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Industries & Professions /
The primary goal of the printing industry is to convey a customer's message to its target audience on some form of published material, whether it's a newspaper, magazine, book, brochure, directory, or product packaging. Businesses in the printing industry take the customer's message and, depending on the services available, design the end product, lay it out, and print it. Some printers offer a full range of design and layout services, while others only offer printing.
By the end of the 20th century, printers were beginning to struggle with traditional printing processes. The advent of the World Wide Web and digital publishing were impacting the business of printers that primarily printed periodicals and similar products. Direct mail companies were among the first to abandon traditional printing and begin sending their advertisements to e-mail addresses, due to the significantly reduced cost of doing so.
By the 2010s, most printing companies had switched to a digital printing format rather than the traditional method of creating plates. Digital printing allows printers to be much more flexible and saves time in the printing process.
The printing industry has a significant impact on the economy. In 2011, according to the Printing Industries of America, commercial printers shipped $145.1 billion in printed products. There were more than 31,500 establishments doing business in the industry, employing more than 850,000 people in the United States. The vast majority of employers in the industry are private businesses.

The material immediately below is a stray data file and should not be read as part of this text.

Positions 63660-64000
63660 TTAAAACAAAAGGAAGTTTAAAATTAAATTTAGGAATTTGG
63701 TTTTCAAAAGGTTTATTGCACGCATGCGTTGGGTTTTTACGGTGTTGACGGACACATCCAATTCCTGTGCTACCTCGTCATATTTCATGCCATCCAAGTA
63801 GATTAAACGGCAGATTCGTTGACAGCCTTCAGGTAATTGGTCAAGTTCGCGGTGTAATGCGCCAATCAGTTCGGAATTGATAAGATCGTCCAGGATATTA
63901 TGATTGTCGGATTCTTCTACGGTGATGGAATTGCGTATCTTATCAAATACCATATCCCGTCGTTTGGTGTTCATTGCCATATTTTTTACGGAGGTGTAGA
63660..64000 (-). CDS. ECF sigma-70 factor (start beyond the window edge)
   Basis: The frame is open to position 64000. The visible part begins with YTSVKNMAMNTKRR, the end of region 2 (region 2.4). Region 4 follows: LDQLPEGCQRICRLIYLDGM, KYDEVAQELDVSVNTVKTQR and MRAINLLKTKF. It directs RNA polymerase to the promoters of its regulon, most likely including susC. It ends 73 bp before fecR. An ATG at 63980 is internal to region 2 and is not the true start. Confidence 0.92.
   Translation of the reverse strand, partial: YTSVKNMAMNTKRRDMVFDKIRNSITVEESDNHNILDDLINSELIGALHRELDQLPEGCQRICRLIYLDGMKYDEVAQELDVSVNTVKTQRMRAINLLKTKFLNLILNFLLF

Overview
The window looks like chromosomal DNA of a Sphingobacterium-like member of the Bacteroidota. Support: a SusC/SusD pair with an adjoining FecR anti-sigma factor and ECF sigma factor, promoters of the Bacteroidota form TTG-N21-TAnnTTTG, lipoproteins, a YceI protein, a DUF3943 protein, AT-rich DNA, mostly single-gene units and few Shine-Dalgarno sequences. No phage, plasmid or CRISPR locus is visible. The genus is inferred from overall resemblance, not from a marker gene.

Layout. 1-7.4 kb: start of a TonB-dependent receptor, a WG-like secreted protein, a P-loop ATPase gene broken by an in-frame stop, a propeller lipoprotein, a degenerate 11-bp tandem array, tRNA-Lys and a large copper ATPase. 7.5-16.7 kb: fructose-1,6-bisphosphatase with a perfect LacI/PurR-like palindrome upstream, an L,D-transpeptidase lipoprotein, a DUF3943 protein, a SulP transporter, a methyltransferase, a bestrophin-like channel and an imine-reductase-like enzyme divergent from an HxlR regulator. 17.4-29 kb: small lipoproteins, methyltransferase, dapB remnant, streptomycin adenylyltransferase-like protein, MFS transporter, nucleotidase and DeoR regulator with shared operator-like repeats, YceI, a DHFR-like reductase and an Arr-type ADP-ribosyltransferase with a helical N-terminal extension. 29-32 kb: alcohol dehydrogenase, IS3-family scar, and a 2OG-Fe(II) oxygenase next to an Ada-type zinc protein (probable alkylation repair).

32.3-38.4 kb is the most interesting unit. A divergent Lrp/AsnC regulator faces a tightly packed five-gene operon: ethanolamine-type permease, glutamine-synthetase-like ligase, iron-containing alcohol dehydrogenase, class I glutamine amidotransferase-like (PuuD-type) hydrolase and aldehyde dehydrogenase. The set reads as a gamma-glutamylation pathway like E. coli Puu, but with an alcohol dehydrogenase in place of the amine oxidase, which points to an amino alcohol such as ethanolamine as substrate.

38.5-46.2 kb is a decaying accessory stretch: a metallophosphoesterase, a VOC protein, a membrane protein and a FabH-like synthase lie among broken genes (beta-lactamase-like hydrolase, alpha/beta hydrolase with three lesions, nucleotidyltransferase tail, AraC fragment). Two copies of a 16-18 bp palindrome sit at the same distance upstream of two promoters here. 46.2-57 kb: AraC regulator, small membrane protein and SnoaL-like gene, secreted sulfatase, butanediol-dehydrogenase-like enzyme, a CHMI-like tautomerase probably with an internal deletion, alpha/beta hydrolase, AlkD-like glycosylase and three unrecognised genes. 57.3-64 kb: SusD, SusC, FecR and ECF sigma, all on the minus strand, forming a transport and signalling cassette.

The industry can trace its origin back to China, where Ts'ai Lun invented paper in 105 A.D. and the first book was printed in 868 A.D. using blocks of wood and ink. Over the centuries, printing spread to Europe and by the late 1700s, a German named Alois Senefelder developed a new printing process called lithography.
By the 19th century, several innovations had occurred, including the rotary press, which used revolving cylinders to make an inked impression on paper, and the Linotype and the Monotype machines, which automated the process of setting type. Another revolution occurred in 1905 when American Ira Rubel inadvertently discovered offset printing. The digital printing age began in the late 1900s and in the 2000s, 3-D printing began to evolve and gain significance. 3-D printing is a printing technique that creates a three-dimensional object by printing it in layers.
Although there are still several types of printing being done in the United States, the basic operations of printing companies haven't changed. Companies require skilled sales people to meet with clients and acquire printing contracts. Design and layout artists help to create or prepare the product for printing, and operators or technicians use equipment to print the product. Some companies also provide distribution services, although most do not. Most printing companies are located in the Midwest, Florida, Texas, and California, and most businesses are smaller, employing perhaps dozens of people or less. There are a few very large printing companies in the United States that ship products all over the world.